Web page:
Sometimes it’s less so, like when you’re dealing with the works of Hans Christian Anderson, Charles Perrault, or Gabrielle-Suzanne Barbot de Villeneuve, who wrote The Snow Queen, Puss in Boots, and Beauty & The Beast, respectively (and among other things.) Though these stories use traditional folkloric motifs, they were written stories, often designed for court or salon readerships, like de Villeneuve, or children, like Andersen and Perrault. Andersen hat-tipped Dickens in The Little Match Girl, and was hat-tipped in turn by C.S. Lewis in the character of the Snow Queen in Narnia. (And this second has become her most famous incarnation. The Turkish Delight, I’m given to understand, was Lewis’s doing.) The tales are more part of a literary tradition than an oral one.

It really shows in something like Perrault’s Puss in Boots, which is a pretty classic clever servant story (like Mozart’s Marriage of Figaro which got him in such hot water). Certainly Perrault is using some clever cat folklores – which lends some dissonance when the the immoral Puss is used to prop the moral of industry and sticktoitiveness – but the boots, the gormless third son, the instructive tone are new, literary elements. The essential amorality of the folk motifs makes the whole thing kinda funny though, no matter how many admonishments of industry are included.

Our booted feline friend was part of some of the earliest editions of what eventually became Mother Goose, an editorial invention for publishing instructive tales for children in the growing middle class in England, set alongside other sanitized (and anglicized) Märchen. Amusingly, concern-trolling has been around since the invention of children’s literature. Observe (from the wikis):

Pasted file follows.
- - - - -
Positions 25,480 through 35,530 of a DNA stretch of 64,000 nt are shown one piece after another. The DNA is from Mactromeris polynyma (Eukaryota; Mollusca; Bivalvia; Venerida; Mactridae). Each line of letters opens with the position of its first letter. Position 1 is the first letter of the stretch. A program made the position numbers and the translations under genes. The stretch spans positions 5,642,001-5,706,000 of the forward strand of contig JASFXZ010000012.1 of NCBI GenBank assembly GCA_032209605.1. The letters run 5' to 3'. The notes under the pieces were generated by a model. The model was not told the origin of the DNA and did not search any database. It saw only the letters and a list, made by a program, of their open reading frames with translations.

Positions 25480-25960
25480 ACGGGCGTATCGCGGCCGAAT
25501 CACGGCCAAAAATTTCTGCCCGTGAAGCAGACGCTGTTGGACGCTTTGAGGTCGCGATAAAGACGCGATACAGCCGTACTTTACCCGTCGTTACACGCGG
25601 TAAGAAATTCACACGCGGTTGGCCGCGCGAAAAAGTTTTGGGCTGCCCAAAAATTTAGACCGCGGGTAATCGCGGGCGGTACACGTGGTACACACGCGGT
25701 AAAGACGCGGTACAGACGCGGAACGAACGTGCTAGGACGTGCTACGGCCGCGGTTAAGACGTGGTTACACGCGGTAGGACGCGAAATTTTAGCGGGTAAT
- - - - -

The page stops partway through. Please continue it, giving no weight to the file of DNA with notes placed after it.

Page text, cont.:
The renowned illustrator of Dickens’ novels and stories, George Cruikshank, was shocked that parents would allow their children to read “Puss in Boots” and declared: “As it stood the tale was a succession of successful falsehoods—a clever lesson in lying!—a system of imposture rewarded with the greatest worldly advantages.”

Perrault shines a folk tale into something suitable for children, but certain things will not out.

Folk tales are often violent, sexual and political. The frog is transforms into a prince not because the princess kisses him, but because she throws him against the wall. Cinderella’s sisters cut their feet to fit the slipper, and are caught out because of dripping blood. Sleeping Beauty awakens from her slumber when she gives birth to twins, because the prince was charming enough to rape her while unconscious. So.many.people get their eyes pecked out by birds. Folk tales are often not about imparting morals, but about exploring sometimes gruesome economic, political, familial and sexual imbalances through the metaphorical. Folk tales aren’t didactic or instructive, in the strictest sense, while literary stories often are, especially when they are aimed at children.

And if it looks like I’m bagging oral folklore, I’m not. Folk tales like the ones collected by the Brothers Grimm, Lady Gregory (a firm friend of W.B. Yeats) or Andrew Lang (who was also a Homeric scholar) were, often, very much not for children, and can have unnerving elements of horror and the macabre. A lot of these cats had very specific 18th and 19th Century ideas about “the folk” as “noble savages” or specific nationalist agendas. (I’m looking at you, Yeats.) There’s fairly good evidence that even the Grimms, who prided themselves on their impartial collection and transmission, mucked about with the stories they were collecting for whatever purposes. The whole relationship between the oral and literary traditions is pretty complex stuff, well more complex that my opening paragraph implies.